Top positive review
15 people found this helpful
A daring but not wholly successful experiment
on 25 March 2013
I have read everything that Kate Atkinson has written and rate her as one of the best novelists currently at work in the UK. Every so often she writes something that goes out on a limb, and those books I usually enjoy less than the others. Emotionally weird was one such and this latest novel is another. All the classic Atkinson qualities are here - dazzling cleverness, a terrific sense of humour, deep insight into how families work (and don't) and a prose style to die for. Some of the familiar mannerisms - like the constant authorial asides and whimsical notes - are getting a bit out of control but she remains a truly rewarding read. However, the life constantly relived framework that underpins this book had the effect of distancing me from Ursula and even the members of her family. I can see how brilliantly it's assembled, and the characterization is as rich and varied as ever, but the book left me cold emotionally.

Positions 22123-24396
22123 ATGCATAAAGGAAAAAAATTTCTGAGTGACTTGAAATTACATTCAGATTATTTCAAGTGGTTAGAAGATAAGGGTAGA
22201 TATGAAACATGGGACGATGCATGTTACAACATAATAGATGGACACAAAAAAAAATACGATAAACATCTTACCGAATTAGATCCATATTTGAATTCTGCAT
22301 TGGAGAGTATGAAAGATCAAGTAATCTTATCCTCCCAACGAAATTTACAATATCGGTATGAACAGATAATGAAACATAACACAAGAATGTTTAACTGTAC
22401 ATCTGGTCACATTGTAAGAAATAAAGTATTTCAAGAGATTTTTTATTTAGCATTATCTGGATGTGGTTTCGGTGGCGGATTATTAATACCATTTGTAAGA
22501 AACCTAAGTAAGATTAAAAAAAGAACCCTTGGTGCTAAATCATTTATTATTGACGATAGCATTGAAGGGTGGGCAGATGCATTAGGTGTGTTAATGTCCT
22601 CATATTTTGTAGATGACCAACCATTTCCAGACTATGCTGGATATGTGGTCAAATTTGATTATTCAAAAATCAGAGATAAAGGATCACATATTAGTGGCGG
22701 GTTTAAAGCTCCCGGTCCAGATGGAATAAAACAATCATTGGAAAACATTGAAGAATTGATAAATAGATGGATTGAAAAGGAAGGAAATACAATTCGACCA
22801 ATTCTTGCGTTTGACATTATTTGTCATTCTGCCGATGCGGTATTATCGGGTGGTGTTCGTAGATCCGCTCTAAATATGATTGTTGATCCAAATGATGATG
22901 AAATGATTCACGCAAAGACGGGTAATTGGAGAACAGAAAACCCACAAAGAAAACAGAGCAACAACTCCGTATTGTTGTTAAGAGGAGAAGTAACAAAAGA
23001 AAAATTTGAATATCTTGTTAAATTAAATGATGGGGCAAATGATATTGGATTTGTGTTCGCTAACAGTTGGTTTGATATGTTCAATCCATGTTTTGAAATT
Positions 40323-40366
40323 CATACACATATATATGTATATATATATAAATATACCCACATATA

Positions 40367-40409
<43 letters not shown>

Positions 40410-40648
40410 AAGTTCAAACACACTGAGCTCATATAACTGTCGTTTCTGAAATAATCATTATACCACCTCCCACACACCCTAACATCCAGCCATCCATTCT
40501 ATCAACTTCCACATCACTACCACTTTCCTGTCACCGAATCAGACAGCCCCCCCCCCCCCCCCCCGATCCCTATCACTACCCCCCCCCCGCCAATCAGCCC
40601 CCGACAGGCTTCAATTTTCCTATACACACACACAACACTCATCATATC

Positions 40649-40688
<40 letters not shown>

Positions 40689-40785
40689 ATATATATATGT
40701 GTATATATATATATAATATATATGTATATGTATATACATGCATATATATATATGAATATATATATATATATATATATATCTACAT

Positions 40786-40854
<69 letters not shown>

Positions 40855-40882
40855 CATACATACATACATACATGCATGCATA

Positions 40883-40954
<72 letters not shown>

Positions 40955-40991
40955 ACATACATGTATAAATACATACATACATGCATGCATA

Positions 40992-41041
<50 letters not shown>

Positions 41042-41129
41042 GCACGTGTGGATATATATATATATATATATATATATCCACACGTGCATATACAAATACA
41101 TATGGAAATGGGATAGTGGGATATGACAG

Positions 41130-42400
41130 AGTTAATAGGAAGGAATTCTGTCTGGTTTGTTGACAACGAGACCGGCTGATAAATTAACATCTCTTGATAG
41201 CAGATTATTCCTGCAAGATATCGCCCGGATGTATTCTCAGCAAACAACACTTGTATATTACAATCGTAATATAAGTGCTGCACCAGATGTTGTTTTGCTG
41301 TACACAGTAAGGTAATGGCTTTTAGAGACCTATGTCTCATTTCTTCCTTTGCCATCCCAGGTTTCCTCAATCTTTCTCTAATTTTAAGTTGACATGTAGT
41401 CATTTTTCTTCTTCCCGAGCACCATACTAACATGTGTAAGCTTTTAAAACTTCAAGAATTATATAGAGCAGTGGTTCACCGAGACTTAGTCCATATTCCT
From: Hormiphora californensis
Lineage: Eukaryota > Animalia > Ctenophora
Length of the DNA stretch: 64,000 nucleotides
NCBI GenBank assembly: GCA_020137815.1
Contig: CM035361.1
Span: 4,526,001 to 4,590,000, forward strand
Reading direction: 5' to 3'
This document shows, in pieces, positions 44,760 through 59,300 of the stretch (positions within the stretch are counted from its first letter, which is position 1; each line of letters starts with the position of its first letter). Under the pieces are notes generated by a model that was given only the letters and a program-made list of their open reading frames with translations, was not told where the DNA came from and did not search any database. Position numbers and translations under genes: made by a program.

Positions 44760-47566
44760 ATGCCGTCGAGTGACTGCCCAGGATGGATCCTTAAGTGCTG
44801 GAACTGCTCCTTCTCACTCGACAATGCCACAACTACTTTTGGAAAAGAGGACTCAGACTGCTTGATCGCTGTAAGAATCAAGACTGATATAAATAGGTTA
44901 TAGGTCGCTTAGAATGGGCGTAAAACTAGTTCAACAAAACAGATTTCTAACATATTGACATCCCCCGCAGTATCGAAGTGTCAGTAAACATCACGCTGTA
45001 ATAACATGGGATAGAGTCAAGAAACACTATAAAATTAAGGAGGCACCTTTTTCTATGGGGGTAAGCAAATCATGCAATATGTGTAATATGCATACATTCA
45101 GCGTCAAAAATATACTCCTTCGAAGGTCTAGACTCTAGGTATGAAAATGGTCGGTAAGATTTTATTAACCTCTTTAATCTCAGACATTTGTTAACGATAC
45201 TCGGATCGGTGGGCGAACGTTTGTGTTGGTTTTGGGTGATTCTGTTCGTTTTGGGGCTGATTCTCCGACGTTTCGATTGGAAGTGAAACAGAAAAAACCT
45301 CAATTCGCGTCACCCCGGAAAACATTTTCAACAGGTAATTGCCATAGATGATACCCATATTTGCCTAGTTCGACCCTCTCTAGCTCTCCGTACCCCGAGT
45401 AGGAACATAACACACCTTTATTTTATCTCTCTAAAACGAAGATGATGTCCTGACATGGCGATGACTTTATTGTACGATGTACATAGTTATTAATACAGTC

Also, there is just too much historical box ticking in this book. August 1914 tick, Spanish flu tick, general strike tick, rise of the Nazis tick, September 1939 tick, London Blitz tick, VE Day tick. And I'm sorry, but planning to assassinate Hitler was deeply disappointing, not at all worthy of Atkinson.
Still, judging by the reviews I'm very much in the minority on this book and I shall still look forward eagerly to her next one. Fond as we all are of Jackson Brodie she can't just keep producing books about him. And she does bring home the full horror of aerial bombardment better than almost anybody has.